The Supreme Court today opened the doors for defence personnel in peace stations to get registered as voters in constitutency of their posting and pulled up the Election Commission for its "rigid stand" which was coming in the way of "right to vote of service personnel".
After an hour-long deliberation, the Election Commission budged from its stand and made a statement that those service personnel who have not made declaration till now to cast vote through postal ballot "may register themselves as 'General Voters' in respect of constituencies where election process has not yet commenced". The apex court in its interim order clarified that "this (order) is subject to such service personnel being posted at peace station on January 1, 2014 and continued to be posted till date". "We further record and accept the statement of the senior counsel (of EC) that in that situation the tenure posting of three years for such services personnel and their family shall not be insisted upon," a bench comprising justices R M Lodha and Kurian Joseph said in the order.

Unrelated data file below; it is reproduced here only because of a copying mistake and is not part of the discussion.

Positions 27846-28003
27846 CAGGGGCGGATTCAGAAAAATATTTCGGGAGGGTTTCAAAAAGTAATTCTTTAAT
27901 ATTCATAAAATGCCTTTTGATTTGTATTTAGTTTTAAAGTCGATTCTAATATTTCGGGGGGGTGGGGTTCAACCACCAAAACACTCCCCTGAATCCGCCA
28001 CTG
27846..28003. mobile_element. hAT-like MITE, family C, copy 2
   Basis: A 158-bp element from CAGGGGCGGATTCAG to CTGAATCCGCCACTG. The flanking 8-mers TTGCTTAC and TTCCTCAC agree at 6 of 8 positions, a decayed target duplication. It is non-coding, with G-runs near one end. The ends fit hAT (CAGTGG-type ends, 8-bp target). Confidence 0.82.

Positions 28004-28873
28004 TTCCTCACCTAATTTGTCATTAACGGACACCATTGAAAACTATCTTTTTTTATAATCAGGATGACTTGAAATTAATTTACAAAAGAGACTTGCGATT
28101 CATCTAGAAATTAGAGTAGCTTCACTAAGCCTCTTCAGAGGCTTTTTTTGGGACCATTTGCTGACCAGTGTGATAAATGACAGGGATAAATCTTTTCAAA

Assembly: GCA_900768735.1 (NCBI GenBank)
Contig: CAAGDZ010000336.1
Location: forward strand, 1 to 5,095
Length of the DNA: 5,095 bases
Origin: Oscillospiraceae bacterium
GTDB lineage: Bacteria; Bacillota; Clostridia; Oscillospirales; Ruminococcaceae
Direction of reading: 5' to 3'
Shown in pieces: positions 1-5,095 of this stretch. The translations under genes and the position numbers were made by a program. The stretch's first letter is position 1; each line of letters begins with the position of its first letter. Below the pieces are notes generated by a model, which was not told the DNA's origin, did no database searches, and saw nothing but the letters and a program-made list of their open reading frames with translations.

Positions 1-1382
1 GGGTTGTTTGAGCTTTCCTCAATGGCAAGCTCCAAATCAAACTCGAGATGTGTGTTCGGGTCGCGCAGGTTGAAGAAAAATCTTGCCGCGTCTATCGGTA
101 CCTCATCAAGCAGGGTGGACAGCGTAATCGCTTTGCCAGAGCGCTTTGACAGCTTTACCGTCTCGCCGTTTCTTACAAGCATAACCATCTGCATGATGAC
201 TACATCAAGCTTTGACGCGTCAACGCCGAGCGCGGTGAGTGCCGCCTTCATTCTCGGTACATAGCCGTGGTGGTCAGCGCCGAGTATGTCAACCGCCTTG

The bench asked the Centre to provide within two days from today the data of such peace stations to the Election Commission and also take all necessary steps to make postal ballot effective. The apex court made it clear that the "Election Commission is within its power to issue instruction/guidelines prohibiting political parties from campaigning in peace stations".
During the hearing, the bench asked the Commission to facilitate the process to allow defence personnel to caste their votes in coming general elections and raised questions on its reluctance for not allowing them to cast votes in the constitutency of their posting by putting in condition of working there at least three years and living with family. It said the EC should not take a hard and technical stand so that the statutory right of citizens is taken away. "What surprises us is that when the EC desires 100 per cent polling why should the Commission do anything which deprives a person his right to vote. There must be some reasons behind it. It is a very important Constitutional right and one should not be deprived of it," it said.